—Mary Gamble

Reader's Preface

Mary Gamble’s haiku collection Afterwards captures unique moments within relationships and life in general. Her poems are both fun and insightful, as she leads her readers through universally shared moments. The poem:

new strapless dress
he’s preoccupied
with the barmaid

captures an uncomfortable, and yet universally understood moment between a man and a woman in which the woman is attempting to gain the man’s attention and he is unresponsive. This haiku is also an excellent commentary on the high levels of materialism that infect our society today. Here, Mary illustrates this materialism as she depicts a woman who believes that the purchase of a new sexually stimulating dress, rather than her personality and/or character, will attract the man she desires.
Mary works well with moments outside intimate relationships as well. Several of her haiku depict scenes in everyday life, or traditional moments that often go unnoticed. In the following poem, Mary captures both the frustration and the fun of one such moment.

blooming magnolia
girls fidget
for Easter pictures

This is a moment that many families can associate with as most people who have spent time with small children understand the frustration of attempting to have them hold still long enough to take a picture. Here, Mary’s use of the magnolia nature reference adds a beauty to the haiku and also serves to remind the reader of the spring season. The young girls and the "newly born" images of spring work well together as they compliment the idea of energetic children.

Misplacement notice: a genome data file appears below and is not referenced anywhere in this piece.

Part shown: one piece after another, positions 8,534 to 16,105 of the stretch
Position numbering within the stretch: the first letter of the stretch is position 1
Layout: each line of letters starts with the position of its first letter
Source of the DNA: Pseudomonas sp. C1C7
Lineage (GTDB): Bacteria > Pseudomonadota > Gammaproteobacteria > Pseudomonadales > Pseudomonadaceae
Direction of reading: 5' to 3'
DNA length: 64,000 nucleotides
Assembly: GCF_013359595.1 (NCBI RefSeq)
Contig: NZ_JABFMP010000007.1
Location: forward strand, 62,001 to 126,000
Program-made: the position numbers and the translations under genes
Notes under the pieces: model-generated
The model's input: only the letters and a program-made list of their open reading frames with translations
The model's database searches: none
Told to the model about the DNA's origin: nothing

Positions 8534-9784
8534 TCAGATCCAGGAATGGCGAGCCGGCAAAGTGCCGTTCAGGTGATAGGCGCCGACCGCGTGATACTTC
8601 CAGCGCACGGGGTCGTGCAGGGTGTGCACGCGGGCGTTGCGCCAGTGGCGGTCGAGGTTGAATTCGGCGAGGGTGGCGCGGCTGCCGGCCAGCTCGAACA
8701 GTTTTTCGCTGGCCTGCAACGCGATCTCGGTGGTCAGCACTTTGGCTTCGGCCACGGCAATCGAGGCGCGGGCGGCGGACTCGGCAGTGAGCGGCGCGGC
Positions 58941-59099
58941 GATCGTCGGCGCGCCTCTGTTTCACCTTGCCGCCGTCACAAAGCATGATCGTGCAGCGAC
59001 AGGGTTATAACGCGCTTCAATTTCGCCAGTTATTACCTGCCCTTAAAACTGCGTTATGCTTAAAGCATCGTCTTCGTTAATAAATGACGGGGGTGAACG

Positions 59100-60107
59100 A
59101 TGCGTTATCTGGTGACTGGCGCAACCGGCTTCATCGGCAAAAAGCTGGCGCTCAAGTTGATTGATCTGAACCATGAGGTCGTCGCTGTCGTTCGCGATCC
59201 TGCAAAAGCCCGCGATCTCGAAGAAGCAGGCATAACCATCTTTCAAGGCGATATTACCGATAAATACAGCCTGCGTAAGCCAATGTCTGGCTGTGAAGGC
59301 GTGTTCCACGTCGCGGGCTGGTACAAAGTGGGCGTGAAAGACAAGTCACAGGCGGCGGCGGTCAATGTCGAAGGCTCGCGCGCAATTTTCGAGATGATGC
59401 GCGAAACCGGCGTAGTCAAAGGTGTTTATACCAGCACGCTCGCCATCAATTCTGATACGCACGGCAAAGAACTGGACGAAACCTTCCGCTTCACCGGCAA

I also worked with Mary on some of the class assigned rengays, as you will see from one of her chosen additions to Afterwards. She was fun and easy to work with as she had several good ideas for broad use of our group’s chosen topics. She added a great dynamic to our group’s creative output.

Overall, Mary’s collection was well put-together and an enjoyable read. As a part of her group throughout the entire class, I was able to see her progress from beginning to end, and I believe it is obvious that she has come a long way in understanding the objectives and purposes of haiku. Her haiku are meaningful and thought-provoking and inspire readers to view everyday occurrences from new perspectives.

—Sarah Lutz

alone at the restaurant
surrounded by happy couples
waiting, again

blonde head snoozes
on his bare chest

new strapless dress
he’s preoccupied
with the barmaid



her sigh
leaning over dirty socks
on the floor again

men’s cologne
I breathe in deep—



Valentine dinner
our conversation goes
into the darkness

lakeside campfire
conversation suddenly ceases
warm summer night



standing on the green—
golf ball headed straight . . .
past the hole

windblown hair

she is human



blooming magnolia
girls fidget
for Easter pictures

fighting over
          scrabble rules
Easter afternoon



dried roses hanging
on the wall
he doesn’t try anymore

the silent ride home
the doctor’s words,



visiting mom—
Easter Lily
on the gravestone

©2001 Randy Brooks, Millikin University, Decatur, Illinois || all rights reserved for original authors